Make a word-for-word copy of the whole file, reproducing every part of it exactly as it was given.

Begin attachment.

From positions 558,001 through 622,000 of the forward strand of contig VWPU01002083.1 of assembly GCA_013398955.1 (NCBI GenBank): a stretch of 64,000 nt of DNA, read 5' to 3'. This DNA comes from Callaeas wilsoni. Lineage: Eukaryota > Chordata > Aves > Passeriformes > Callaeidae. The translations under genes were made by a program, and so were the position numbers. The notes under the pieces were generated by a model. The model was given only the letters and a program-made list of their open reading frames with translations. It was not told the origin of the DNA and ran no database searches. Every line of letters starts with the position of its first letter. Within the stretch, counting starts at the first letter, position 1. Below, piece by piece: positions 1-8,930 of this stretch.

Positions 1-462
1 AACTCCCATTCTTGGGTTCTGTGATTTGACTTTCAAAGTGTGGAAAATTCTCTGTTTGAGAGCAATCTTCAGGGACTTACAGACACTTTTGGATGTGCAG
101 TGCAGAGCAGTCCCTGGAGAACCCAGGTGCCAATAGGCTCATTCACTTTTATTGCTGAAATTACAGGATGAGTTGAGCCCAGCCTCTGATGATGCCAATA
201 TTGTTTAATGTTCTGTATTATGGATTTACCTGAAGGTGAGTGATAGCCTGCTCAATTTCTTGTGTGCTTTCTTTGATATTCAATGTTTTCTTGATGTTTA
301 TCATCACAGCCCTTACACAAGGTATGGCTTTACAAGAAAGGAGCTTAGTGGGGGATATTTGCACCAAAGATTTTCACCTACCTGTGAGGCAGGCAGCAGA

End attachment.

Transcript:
From positions 558,001 through 622,000 of the forward strand of contig VWPU01002083.1 of assembly GCA_013398955.1 (NCBI GenBank): a stretch of 64,000 nt of DNA, read 5' to 3'. This DNA comes from Callaeas wilsoni. Lineage: Eukaryota > Chordata > Aves > Passeriformes > Callaeidae. The translations under genes were made by a program, and so were the position numbers. The notes under the pieces were generated by a model. The model was given only the letters and a program-made list of their open reading frames with translations. It was not told the origin of the DNA and ran no database searches. Every line of letters starts with the position of its first letter. Within the stretch, counting starts at the first letter, position 1. Below, piece by piece: positions 1-8,930 of this stretch.

Positions 1-462
1 AACTCCCATTCTTGGGTTCTGTGATTTGACTTTCAAAGTGTGGAAAATTCTCTGTTTGAGAGCAATCTTCAGGGACTTACAGACACTTTTGGATGTGCAG
101 TGCAGAGCAGTCCCTGGAGAACCCAGGTGCCAATAGGCTCATTCACTTTTATTGCTGAAATTACAGGATGAGTTGAGCCCAGCCTCTGATGATGCCAATA
201 TTGTTTAATGTTCTGTATTATGGATTTACCTGAAGGTGAGTGATAGCCTGCTCAATTTCTTGTGTGCTTTCTTTGATATTCAATGTTTTCTTGATGTTTA
301 TCATCACAGCCCTTACACAAGGTATGGCTTTACAAGAAAGGAGCTTAGTGGGGGATATTTGCACCAAAGATTTTCACCTACCTGTGAGGCAGGCAGCAGA